There have been other great men and women. Martin Luther, Abraham Lincoln, Winston Churchill, Mother Teresa, and C. S. Lewis are a few of my favorites. When I think of them, I call to mind some of the great things that they said or did. But I don’t ever think of any of them as divine. But when I think about Jesus, the very first thing I think about is God. Paul wrote in II Corinthians 5:19: “God was in Christ, reconciling the world unto himself, and thereby not counting our sins against us.” Reconciling, ‘making right,’ the whole world, unto himself. That is quite a statement. ‘Making right’ the whole world would seem to be an impossible task. But those who lived with Jesus, believed that Jesus would accomplish that. They believed that God was in this Jesus, and that in him and through him, God could and would make the whole world ‘reconciled to himself.’ All who looked to Jesus could be forgiven, and as Paul said, our sins would not be counted against us. That is a lot to believe, but those who knew Jesus believed it. They were so inspired by his presence that they went into all the world to proclaim it, and they were able to make the case that this incredible message was true. Their message was convincing, those who heard them quite often believed them, and within a generation, the Gospel was well on its way around the world.
Beginning that day in the Jordan River, Jesus redefined both ‘humanity’ and ‘divinity.’ Never again could anyone say that humanity was without hope, rotten, and of no account; not after God Himself was here present in this Jewish young man from Nazareth. Never again could anyone say that God was only a distant force, impersonal and uncaring, who only threatened and condemned; not after God was here in Christ, reconciling the world unto himself.
“This is my Son,” said the voice from heaven, “and I am well pleased with Him.” The distant God, way up in heaven, approved of Jesus and the way Jesus made God known on the earth. If you want to know what God is like, look at Jesus, and what Jesus says and does.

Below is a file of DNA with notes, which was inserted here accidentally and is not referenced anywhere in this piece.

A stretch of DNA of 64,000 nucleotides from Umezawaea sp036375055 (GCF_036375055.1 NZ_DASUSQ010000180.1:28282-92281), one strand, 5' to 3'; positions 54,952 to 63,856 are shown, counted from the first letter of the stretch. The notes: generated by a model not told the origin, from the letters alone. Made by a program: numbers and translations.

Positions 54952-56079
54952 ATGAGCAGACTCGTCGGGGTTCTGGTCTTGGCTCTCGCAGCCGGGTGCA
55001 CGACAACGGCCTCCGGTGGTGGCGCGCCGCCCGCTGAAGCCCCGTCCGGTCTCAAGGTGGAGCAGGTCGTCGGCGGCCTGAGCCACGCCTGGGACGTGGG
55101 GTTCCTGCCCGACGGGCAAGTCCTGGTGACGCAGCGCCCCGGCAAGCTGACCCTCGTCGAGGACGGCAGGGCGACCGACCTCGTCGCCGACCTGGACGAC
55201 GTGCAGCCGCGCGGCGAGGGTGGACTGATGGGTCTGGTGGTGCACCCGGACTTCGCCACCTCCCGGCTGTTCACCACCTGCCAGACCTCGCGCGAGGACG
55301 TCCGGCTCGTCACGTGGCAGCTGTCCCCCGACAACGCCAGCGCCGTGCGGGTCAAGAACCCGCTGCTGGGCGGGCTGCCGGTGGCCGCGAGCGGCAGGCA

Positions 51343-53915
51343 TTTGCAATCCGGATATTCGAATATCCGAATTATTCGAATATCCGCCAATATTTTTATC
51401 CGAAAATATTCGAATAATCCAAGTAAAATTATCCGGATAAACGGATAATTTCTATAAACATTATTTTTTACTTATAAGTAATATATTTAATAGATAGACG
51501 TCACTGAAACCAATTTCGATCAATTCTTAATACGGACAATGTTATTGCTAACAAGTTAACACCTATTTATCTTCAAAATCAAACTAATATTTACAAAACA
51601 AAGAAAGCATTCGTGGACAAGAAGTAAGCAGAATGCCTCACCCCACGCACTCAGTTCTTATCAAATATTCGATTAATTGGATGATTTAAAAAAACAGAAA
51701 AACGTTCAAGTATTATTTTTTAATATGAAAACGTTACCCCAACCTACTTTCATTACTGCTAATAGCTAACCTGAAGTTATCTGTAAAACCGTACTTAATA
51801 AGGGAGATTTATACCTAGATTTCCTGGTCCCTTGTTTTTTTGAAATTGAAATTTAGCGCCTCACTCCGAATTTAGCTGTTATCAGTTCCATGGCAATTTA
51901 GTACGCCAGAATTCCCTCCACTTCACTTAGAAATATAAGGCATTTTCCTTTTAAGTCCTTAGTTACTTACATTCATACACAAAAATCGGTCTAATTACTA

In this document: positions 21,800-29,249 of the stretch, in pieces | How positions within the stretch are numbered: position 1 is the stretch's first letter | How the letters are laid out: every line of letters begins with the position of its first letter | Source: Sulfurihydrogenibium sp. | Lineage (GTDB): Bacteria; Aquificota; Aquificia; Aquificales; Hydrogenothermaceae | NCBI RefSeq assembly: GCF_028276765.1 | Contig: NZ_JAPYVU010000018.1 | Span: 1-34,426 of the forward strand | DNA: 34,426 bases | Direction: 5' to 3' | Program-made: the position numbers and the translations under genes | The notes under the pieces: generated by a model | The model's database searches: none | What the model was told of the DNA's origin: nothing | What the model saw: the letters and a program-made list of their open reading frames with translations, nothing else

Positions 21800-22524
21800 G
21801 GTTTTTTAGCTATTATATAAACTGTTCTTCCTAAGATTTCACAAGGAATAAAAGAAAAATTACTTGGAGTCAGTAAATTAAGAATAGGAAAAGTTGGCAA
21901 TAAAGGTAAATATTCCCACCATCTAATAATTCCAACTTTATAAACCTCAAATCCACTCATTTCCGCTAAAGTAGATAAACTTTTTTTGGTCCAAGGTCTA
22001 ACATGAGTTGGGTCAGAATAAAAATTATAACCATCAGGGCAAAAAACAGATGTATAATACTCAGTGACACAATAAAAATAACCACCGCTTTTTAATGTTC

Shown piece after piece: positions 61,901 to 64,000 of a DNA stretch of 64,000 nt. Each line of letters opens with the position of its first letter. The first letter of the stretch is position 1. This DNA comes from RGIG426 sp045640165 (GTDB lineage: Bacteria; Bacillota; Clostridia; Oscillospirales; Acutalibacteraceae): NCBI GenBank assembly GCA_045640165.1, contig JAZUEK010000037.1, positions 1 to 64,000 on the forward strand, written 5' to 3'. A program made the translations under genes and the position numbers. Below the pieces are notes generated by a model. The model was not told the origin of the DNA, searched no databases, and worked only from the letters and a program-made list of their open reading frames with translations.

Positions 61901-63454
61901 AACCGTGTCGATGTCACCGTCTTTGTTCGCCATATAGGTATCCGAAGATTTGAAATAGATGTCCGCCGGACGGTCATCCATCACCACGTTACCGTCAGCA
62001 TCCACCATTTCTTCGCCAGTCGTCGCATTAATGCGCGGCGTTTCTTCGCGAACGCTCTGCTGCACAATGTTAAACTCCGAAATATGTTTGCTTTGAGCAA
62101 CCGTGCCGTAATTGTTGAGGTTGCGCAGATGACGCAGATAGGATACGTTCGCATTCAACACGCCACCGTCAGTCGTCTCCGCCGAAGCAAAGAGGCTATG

And if you want to know what it means to be a human, again, look at Jesus. Even those who did not believe in Jesus as divine, often see in his life the noblest life ever lived. If you want to know about the possibilities of human life, again, look to Jesus. On our own, our prospects are rather dim. We may do all right for a while, but only a short while; usually seven or eight decades at the most. If you are a teenager, that can look like plenty of time. But if you are nearing the end of those eighty or ninety years, you are wondering how it could have all gone by so fast. But no matter how fast or slow the time seems to be passing for you, there is not much you can do about it when that gift of time comes to an end.
But there is in Jesus the offer that we can live again. Death does not have to get the last word. Again, that comes from Jesus, and nowhere else. Jesus showed us the possibilities of human life, now and forever.
There are those that say Jesus was only a great moral teacher. And, there are those that believe God is far above and beyond us, an unmovable force, an unknowable being. But those beliefs are not Christianity, even though they might acknowledge the existence of God, and even though they may have some nice things to say about Jesus.
The Bible says that God is not just far away, but was right here with us in the person of Jesus Christ, and is with us yet in the presence of the Holy Spirit. “Believe in the Lord Jesus, and you will be saved” (Acts 16:31).
Almighty God, you gave your Son both as a sacrifice for sin and a model of the godly life. Enable us to receive him always with thanksgiving, and to conform our lives to his; through the same Jesus Christ our Lord. Amen.
—Lutheran Book of Worship, #243